Published March 12, 2018
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The recent volatility in global financial markets should not deter top central banks from lifting interest rates or ending years of unprecedented stimulus, the Bank for International Settlements said.
The latest report from the Switzerland-based group said that after such a long period of calm there were bound to be more market wobbles and that trade war worries were making the “delicate task” of trying to normalize policy more complicated.
Nevertheless, the move toward higher interest rates, which started in the United States and is gradually gaining traction elsewhere, should continue.
“Treading the path (of policy normalization) will call for a great deal of skill, judgment and, yes, also a measure of good fortune,” said Claudio Borio, the head of the BIS’ monetary and economic department.
“But policymakers need not fear volatility as such. Along the normalization path, some volatility can be their friend.”
The BIS is an umbrella group for the world’s central banks so its reports are seen as an indicator of the thinking that goes on behind the closed doors of its quarterly meetings.
It dissected the recent market correction which wiped trillions of dollars off the value of global stocks. It put it down to strong U.S. growth and wage inflation data which triggered anxiety about faster interest rate rises.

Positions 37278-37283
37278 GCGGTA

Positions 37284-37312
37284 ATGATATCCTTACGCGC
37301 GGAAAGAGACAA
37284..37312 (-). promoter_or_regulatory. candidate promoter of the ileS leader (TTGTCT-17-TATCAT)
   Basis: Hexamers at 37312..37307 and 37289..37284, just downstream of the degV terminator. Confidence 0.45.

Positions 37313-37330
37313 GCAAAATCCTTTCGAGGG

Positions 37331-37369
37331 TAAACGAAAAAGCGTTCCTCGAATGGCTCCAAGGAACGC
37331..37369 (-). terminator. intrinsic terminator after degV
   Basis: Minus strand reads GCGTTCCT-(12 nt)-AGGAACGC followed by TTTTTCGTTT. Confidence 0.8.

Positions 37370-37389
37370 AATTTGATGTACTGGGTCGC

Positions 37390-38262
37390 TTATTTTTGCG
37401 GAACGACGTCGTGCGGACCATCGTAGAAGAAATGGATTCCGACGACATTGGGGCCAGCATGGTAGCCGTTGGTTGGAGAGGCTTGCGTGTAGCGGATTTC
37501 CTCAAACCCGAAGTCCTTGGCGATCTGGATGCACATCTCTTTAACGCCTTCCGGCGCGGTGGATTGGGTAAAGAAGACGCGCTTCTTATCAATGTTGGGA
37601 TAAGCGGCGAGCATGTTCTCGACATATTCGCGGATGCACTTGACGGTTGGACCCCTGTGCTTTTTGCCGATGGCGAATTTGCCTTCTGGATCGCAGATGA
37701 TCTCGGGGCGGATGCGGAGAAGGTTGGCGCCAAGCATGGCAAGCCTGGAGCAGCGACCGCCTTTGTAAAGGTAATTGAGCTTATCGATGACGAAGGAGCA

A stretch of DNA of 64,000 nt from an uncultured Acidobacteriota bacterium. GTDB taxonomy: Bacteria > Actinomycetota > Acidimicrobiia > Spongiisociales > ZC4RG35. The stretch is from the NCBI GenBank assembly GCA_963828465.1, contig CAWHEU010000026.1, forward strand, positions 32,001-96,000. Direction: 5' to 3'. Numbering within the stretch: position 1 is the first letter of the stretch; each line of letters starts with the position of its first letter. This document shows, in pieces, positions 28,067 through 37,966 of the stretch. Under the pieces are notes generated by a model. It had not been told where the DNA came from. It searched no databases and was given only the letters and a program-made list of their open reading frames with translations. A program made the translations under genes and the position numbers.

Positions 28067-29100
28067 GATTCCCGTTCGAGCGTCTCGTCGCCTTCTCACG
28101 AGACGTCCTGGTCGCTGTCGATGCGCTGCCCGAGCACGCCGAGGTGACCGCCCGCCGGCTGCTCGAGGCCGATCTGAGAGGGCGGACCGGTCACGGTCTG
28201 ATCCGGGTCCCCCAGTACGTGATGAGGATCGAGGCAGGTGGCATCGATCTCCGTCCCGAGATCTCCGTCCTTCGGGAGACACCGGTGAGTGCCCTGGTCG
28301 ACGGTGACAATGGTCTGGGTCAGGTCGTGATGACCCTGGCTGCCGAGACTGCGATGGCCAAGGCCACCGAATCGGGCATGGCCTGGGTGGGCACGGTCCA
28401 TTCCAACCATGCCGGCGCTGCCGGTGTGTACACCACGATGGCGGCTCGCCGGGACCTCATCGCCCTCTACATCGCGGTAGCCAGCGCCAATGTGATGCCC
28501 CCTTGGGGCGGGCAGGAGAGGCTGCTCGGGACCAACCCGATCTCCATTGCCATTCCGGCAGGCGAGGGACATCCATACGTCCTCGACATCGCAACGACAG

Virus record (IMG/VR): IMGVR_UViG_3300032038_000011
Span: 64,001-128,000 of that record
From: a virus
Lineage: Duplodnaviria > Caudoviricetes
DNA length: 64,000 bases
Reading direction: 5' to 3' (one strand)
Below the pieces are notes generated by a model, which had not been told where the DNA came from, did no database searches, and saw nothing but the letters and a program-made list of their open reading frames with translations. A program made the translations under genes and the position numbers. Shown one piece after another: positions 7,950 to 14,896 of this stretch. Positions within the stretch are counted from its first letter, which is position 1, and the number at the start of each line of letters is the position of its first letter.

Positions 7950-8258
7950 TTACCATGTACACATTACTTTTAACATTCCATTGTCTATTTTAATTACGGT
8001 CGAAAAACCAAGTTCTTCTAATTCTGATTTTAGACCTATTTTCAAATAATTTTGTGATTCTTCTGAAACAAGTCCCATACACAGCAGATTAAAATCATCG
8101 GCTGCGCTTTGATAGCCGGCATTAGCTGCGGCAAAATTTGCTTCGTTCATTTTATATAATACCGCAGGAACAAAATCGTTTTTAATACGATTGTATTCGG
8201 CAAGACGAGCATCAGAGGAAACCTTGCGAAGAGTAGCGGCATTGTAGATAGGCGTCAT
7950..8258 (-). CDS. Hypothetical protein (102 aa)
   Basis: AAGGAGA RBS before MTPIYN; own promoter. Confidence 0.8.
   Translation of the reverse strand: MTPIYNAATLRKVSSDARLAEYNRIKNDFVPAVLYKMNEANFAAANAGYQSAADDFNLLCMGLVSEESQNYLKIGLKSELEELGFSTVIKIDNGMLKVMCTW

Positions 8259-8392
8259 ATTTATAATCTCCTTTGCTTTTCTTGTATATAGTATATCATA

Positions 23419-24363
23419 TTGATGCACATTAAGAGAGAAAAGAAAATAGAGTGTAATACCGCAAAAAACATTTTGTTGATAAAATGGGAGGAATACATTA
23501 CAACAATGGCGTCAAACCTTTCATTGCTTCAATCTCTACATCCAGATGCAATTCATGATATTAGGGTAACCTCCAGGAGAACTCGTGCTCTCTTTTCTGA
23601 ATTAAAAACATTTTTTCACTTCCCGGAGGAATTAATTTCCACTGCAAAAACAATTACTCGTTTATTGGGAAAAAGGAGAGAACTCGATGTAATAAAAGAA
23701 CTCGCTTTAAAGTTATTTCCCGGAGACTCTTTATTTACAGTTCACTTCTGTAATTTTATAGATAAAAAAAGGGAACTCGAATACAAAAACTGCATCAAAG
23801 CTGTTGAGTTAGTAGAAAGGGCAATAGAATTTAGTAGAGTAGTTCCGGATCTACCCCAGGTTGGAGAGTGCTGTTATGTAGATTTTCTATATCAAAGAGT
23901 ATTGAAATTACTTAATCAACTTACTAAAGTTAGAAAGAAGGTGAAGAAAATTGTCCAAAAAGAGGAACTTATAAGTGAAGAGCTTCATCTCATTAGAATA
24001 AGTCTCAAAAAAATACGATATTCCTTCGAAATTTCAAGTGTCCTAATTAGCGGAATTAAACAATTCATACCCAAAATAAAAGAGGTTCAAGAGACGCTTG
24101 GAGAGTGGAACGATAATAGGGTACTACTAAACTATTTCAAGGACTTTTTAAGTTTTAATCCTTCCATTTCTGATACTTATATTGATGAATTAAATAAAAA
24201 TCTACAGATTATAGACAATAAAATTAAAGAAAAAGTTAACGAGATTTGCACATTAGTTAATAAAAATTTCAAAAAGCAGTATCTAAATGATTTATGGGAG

It added that the rout also showed how much risk investors and traders had taken on in the run-up to the sell-off.
“The market wobble may well not be the last. Financial markets and the global economy are sailing in uncharted waters,” Borio said, referring to coming out of years of near-constant stimulus and record-low interest rates.
BIS staff also looked at the role volatility-focused Exchange Traded Funds, which buy and sell things such as stock volatility futures, played in last month’s turbulence which saw world equities shed 10 percent.
They found some market participants began ‘bidding up’ VIX futures prices as a certain point in the afternoon in anticipation of a usual end-of-day asset ‘rebalancing’ by these types of exchange-traded products (ETP).
“Due to the mechanical nature of the rebalancing, a higher VIX futures price necessitated even greater VIX futures purchases by the ETPs, creating a feedback loop,” the report said.
There was a separate section of the report too which showed the rapid growth of ‘passive funds’ like ETFs that invest in assets tracking the return of a benchmark or an index.
These type of funds now constitute 20 percent of investment fund assets and 43 percent of U.S. equity fund assets it found. Exchange-traded funds are 40 percent of passive fund assets.
A concern is that a further rapid growth in these funds could change how markets react in times of stress, with the potential for more correlated and therefore dramatic moves if they shift on common factors rather than asset-specific ones.
Re-disseminated by The Asian Banker from Reuters